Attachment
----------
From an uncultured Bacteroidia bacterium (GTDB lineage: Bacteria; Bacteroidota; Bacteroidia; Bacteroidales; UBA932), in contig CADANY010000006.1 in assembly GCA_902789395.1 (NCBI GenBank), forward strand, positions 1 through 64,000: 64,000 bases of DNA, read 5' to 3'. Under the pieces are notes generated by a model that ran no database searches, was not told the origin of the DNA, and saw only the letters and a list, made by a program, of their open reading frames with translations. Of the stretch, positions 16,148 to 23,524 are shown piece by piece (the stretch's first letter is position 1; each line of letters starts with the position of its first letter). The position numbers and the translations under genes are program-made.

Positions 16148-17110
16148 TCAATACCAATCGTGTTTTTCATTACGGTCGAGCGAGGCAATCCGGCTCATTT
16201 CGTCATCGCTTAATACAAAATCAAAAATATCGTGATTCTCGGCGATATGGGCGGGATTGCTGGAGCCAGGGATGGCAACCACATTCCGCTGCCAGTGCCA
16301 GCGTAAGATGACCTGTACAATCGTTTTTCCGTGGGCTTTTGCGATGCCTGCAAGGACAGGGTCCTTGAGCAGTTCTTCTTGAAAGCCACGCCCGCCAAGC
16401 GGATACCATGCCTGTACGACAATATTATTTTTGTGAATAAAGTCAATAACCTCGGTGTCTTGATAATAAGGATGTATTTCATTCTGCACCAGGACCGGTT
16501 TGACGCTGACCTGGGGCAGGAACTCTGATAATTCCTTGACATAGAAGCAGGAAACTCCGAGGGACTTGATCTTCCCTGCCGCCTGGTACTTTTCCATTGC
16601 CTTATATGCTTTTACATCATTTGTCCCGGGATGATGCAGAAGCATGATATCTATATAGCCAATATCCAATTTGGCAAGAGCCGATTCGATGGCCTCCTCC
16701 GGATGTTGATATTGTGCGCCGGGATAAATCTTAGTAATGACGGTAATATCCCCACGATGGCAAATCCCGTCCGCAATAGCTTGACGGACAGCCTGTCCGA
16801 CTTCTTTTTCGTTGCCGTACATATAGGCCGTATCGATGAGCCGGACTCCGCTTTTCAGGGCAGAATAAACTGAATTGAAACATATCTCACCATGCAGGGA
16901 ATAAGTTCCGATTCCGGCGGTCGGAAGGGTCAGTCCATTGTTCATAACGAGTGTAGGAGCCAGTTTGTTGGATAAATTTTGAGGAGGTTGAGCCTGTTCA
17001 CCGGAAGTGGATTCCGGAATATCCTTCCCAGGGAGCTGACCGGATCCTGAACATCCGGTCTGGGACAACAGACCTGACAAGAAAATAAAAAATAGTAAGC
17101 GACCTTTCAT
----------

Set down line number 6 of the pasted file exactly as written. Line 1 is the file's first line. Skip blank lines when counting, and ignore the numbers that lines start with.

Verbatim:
16401 GGATACCATGCCTGTACGACAATATTATTTTTGTGAATAAAGTCAATAACCTCGGTGTCTTGATAATAAGGATGTATTTCATTCTGCACCAGGACCGGTT